Baker, Humphrey (DNB00)
BAKER, HUMPHREY (fl. 1562–1587), writer on arithmetic and astrology, was a Londoner. In 1562 he published 'The Wellspring of Sciences,' said by Henry Phillippes, who edited and enlarged the work in 1670, to have been one of the first and 'one of the best books on arithmetic which had appeared up to that date in this country.' Phillippes does not name Cocker, who had given to the world his celebrated book two years previously, but he can hardly have considered Baker's work superior or even on a par with it. Baker was an enthusiast for his science. In the dedication of his edition of 1574 'to the Governor, Consuls, Asistentes, &c. of the Company of Merchentes Adventurers,' he excuses himself for not entering fully into the merits of arithmetic, on the ground that 'where good wine is to sell, there neede no garlande be hāged out.' He nevertheless proceeds to state that it is well known 'that the skil hereof immediately flowed from the wisdome of God into the harte of man, whome he coulde not conceave to remayne in the most secrete misterie of Trinitie in Unitie, were it not by the benifite of most Devine skill in Numbers. … Take away Arithmetick, wherein differeth the Shepparde frō the sheepe, or the horse keeper from the Asse? It is the key and entrance into all other artes and learninge, as well approved Pythagoras, who caused this inscription to be written (upon his schoole doore where hee taught Philosophy) in greate letters, "Nemo Arithmeticæ ignanarus hic ingrediatur."' He calls the rule of three 'the golden rule.' Phillippes added considerably to Baker's book in his edition, giving us, among other things, a chapter 'Of Sports and Pastime done by numbers. To know what number any one thinketh,' &c. In the library of the British Museum there are six different editions of Baker's work, from 1574 to 1655, besides Phillippes's edition of 1670.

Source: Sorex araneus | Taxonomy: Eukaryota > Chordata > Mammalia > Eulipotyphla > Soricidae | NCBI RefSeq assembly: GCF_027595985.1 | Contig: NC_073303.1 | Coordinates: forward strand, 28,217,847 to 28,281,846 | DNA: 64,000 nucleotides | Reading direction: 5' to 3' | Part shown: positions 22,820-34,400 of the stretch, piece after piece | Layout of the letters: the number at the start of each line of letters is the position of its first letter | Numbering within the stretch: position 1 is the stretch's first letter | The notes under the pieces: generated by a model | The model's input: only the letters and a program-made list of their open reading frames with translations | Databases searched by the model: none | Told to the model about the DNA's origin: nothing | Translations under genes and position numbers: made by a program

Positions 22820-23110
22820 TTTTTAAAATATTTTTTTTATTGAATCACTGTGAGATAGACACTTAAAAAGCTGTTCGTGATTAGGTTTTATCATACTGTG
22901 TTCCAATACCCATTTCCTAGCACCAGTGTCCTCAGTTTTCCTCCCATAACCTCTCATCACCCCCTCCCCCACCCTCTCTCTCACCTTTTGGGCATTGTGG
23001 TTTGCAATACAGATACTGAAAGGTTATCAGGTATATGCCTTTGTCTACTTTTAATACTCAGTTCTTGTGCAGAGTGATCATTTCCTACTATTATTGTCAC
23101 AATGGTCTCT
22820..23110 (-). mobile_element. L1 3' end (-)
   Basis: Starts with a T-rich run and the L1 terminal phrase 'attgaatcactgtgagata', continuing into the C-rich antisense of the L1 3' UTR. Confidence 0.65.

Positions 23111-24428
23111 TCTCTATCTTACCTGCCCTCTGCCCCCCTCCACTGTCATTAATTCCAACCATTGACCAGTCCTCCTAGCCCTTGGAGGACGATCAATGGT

Baker also translated from the French and published in London in 1587 a little book in black letter entitled 'The Rules, &c. touching the use and practice of the common almanacs which are named Ephemerides, a brief and short instruction upon the Judicial Astrologie for to prognosticate of things to come by the help of the same Ephemerides, with a treatise added hereunto touching the conjunction of the Planets and of their Prognostications,' &c. Among the prognostications are such as these: 'If the moon be in conjunction with Jupiter, it is good to let blood,' 'If Saturn, Jupiter, Mars, and the moon be found conjoined in the sign of Leo, men shall be grieved with pains of the stomach.'[Baker's Wellspring of Sciences, 1574 and ed. Phillippes, 1670; Tanners Bibl. Brit.]